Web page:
Header Image for Historic Homes and Places

 

 

CIVIC

Blooming Grove Town Hall

Fair Oaks Village Hall

Hiestand School

Lowell Elementary School

Nichols School

St. Bernard's Church

Spring Haven Pagoda

FARM HOMES & BARNS

Frank Allis Farm

Nathaniel Dean Home

Femrite Farms

George Kalbfleish Farm

George Nichols Farm

Fred Schleuter Farm

William Schultz Farm

William Witte Round Barn

HOMES

Bungalowen

Chet Clarke House

Philo Dunning House

Charles Fix House

Knute Reindahl House

Simeon Mills House

Edward Riley House

John Sachs House

Otto Schroeder House

Stang-Wirth House

Alexander Smith House

Cora Cadwallader Tuttle

Bungalow

Adolph Wagner House

Walterscheit House

COMMERCIAL BUILDINGS

Eastwood Theater

Ernie's Trading Post

Schlitz Hotel

Tonyawatha Springs Hotel

INDUSTRIAL BUILDINGS

French Battery & Carbon Co.

Hoffman-Kennedy Dairy

Horse Barn

Madison-Kipp Co.

United States Sugar Co.

TRANSPORTATION

Black Bridge

Interurban Trolley

Royal Airport

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Photograph of the Chet Clarke house

CHET CLARKE HOUSE
5000 Monona Drive

The 17-room Watertown brick house that Chat Clarke built facing Monona Dr. survives only in memories and pictures now, but old-timers like to remember it as the finest house of the early days of white man's settlement of the area. Set on a spacious lawn and surrounded by large elm and maple trees, the 17-room house was the center for social activities in the last quarter of the 19th century. The area is now commercially zoned and is the location of the Monona Professional Building and McDonald's Restaurant.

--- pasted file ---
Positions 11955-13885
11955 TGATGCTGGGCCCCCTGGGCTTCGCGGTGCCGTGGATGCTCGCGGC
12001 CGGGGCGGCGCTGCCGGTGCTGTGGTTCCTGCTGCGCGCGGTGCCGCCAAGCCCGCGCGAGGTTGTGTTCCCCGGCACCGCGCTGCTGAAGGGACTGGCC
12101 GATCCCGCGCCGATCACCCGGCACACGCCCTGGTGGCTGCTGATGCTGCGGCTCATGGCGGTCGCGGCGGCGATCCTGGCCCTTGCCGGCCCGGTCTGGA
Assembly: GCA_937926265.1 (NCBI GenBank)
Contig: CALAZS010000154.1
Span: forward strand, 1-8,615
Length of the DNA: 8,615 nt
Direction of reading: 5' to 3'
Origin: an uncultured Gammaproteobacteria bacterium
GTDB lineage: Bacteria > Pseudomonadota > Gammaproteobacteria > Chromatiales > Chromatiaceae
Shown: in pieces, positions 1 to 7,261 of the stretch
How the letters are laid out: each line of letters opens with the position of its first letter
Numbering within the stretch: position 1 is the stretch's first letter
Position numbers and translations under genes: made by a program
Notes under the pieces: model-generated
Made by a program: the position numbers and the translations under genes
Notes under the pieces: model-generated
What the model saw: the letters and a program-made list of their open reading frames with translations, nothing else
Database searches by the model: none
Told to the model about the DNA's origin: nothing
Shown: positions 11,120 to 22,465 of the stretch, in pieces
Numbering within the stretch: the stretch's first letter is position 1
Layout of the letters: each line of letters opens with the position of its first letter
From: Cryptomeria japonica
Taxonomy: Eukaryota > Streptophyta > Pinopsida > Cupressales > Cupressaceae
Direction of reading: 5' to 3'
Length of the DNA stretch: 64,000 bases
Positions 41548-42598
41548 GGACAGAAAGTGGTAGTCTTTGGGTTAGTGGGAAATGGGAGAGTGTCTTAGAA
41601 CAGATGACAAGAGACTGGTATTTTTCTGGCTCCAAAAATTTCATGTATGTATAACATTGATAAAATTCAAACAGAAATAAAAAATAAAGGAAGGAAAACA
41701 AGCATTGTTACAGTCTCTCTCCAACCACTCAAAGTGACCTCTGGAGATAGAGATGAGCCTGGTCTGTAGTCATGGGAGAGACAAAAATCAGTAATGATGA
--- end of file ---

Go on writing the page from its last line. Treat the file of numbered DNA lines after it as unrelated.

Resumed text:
Mr. Clarke owned two pieces of land of 120 acres each, which extended from the present Monona Dr. to the lake shore. He was a fancier of fine horses, and had a private race track in what was called "the flat", about where Immaculate Heart of Mary Church was later built. A solidly built, double brick house with a 40 foot porch across the front with a pointed penthouse effect roof running from front to back. The .downstairs was evenly divided into four 16-foot square rooms with 11 1/2 -foot high ceilings. One entered through a double doorway into a hall with a walnut bannistered stairway. Eventually the building was divided into four apartments, and was razed in 1969 to make way for the present commercial buildings.

Historic Blooming Grove Historical Society